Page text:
Creepy History Items That Might Make You Lose Sleep Tonight

Creepy History Items That Might Make You Lose Sleep Tonight

By Sean Kelly for Ranker

Let’s face it: history is riddled with weirdness, disgusting behaviors, and lots of creepy stuff. There are so many examples of creepy history facts out there that it’s hard to narrow it down to the most disturbing. A good way to measure just how disturbing something is, though, is by whether or not it keeps you up at night. Have you ever learned something unsettling and it can’t leave your brain no matter what you do? Us, too.  Some of the most unsettling history facts happened centuries ago, but there are others that were relatively recently, which makes it all so much creepier. Let’s vote on the creepiest facts of them all. And good luck getting some sleep tonight.

The Heir To Jameson Whiskey Bought A Child To Feed To Cannibals

Photo: Levoqd / Pixabay / Pixabay License

In 1888, James Jameson, the heir to the Jameson whiskey empire, was on an expedition in a trading post in the Belgian colony of Congo, which he had been told was inhabited by cannibals. Jameson was interested in seeing the practice up close.

A Sudanese translator named Assad Farran, who was on the trip, later recalled that Jameson bought a 10-year-old enslaved girl for the sole purpose of watching her be killed and eaten.

“The girl was tied to a tree,” Farran’s account of the incident stated, “the natives sharpened their knives the while. One of them then stabbed her twice in the belly.” The girl was murdered while Jameson allegedly sat and drew sketches of the incident. Jameson’s family, with the help of the Belgian government, managed to keep the incident quiet. Jameson never denied that it took place and died before he could face any sort of justice.

A Frenchman Named Tarrare Ate Everything

Photo: Unknown / Wikimedia Commons / Public domain

There’s a lot that is intensely creepy about Tarrare, a Frenchman born in the mid-1700s known for eating as much as a quarter of a cow’s worth of beef per day. Over time, his appetite became extremely bizarre, eating cats, dogs, and even eels. He was hospitalized for his extreme appetite during which time staff caught him eating corpses and drinking blood.

As if that isn’t horrifying enough, it’s also believed that Tarrare ate a 14-month-old baby that went missing from the hospital while he was admitted. Tarrare died at the age of 26. It’s now believed he may have suffered from a quite extreme case of polyphagia, a disease that causes uncontrollable hunger and eating.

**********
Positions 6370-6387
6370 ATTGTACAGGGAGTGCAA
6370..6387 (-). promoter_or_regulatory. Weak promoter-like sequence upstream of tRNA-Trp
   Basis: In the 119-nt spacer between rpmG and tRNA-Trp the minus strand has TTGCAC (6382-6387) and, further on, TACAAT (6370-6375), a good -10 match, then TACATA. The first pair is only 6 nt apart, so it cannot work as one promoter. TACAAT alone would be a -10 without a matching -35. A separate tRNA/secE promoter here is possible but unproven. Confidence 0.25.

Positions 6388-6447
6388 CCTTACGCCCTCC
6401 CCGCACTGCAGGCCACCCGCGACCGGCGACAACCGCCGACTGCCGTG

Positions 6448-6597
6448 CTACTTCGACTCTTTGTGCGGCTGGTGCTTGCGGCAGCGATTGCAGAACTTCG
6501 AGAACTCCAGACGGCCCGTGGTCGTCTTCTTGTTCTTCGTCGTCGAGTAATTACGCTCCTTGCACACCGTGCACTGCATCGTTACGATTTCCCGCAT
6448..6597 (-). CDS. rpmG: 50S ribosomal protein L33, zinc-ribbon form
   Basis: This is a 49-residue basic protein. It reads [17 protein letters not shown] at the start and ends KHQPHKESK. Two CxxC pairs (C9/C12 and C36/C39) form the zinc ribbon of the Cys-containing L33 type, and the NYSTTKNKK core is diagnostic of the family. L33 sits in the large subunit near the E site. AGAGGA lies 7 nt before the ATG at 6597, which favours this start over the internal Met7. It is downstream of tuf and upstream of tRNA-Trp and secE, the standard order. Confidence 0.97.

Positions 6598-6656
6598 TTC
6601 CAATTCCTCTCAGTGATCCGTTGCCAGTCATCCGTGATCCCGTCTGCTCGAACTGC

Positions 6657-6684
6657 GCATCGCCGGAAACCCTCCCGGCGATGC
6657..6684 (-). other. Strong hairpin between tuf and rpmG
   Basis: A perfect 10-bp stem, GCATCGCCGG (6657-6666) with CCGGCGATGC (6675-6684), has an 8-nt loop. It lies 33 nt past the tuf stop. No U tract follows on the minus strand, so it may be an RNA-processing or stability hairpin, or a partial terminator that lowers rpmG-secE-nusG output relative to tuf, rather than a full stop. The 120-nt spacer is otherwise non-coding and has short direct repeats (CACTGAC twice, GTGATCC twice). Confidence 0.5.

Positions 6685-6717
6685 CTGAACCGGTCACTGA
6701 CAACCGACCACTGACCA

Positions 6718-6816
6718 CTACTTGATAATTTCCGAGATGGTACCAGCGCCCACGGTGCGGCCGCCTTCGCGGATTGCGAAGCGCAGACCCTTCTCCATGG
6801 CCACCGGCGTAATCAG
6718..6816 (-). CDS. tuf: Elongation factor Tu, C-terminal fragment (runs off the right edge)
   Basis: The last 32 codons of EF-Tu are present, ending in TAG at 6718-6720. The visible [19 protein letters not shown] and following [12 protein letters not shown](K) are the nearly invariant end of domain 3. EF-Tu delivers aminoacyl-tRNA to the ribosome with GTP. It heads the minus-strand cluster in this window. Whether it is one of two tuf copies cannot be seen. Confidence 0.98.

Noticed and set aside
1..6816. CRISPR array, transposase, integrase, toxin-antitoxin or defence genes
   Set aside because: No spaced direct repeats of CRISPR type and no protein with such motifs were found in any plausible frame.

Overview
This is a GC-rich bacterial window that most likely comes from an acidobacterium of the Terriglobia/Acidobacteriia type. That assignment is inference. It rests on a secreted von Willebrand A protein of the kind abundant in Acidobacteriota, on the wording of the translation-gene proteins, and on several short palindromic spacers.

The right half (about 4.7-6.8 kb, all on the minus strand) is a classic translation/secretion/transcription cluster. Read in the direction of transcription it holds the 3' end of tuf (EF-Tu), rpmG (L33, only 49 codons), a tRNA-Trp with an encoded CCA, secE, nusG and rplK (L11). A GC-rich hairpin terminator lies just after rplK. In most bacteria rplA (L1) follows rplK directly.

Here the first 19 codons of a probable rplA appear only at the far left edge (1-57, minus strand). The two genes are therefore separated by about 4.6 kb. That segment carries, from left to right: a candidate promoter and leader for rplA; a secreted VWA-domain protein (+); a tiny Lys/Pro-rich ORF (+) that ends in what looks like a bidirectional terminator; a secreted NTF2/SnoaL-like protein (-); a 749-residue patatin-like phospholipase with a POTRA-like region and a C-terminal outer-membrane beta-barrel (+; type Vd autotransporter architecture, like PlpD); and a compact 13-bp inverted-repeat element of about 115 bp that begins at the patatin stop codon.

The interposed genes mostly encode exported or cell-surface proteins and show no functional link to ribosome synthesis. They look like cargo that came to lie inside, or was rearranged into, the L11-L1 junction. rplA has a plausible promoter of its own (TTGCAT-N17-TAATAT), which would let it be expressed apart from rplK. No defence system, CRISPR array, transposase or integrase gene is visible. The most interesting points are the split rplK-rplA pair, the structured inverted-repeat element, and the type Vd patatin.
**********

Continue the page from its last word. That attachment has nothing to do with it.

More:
A Chicken Named Mike Lived 18 Months Without A Head

Photo: Unknown / Wikimedia Commons / CC-BY-SA 3.0

In September of 1945, when a Colorado farmer and his wife were slaughtering chickens, they noticed one was still running around. The couple put the headless bird in a crate and left him on their porch overnight, and when they arose the next morning he was still alive.

Word quickly spread and soon the chicken had a name, “Mike The Headless Chicken.” Reporters came to document the strange, headless bird as he was taken on a tour of the US. Mike’s family fed him liquid food and water through a dropper directly into his esophagus and cleared his throat with a syringe. Mike’s tour ended when he passed away after 18 months of headlessness.

Human Remains Used To Be A Common Ingredient In Medicine

Photo: Bullenwächter / Wikimedia Commons / CC-BY-SA 3.0

For centuries, there have been examples of questionable things being used for medical purposes and that includes human remains. One specific example is mumia, otherwise known as mummy. This medicine was literally extracted from human remains and was extremely commonplace.

“Under the name of mummy are comprehended, first, the mummy of the Arabians, which is a liquament, or concreted liquor, obtain’d in sepulchres, by exudation from carcases embalm’d with aloes, myrrh, and belsam. […] The second kind of mummy is the Egyptian, which is a liquament of carcases, season’d with pissasphaltus,” Dr. Robert James explained.

There was also a substance known as “mummy powder,” which was essentially finely ground human bones and remains.

Ted Bundy Worked For A Suicide Hotline

Photo: Donn Dughi / State Archives of Florida, Florida Memory / Wikimedia Commons / Public domain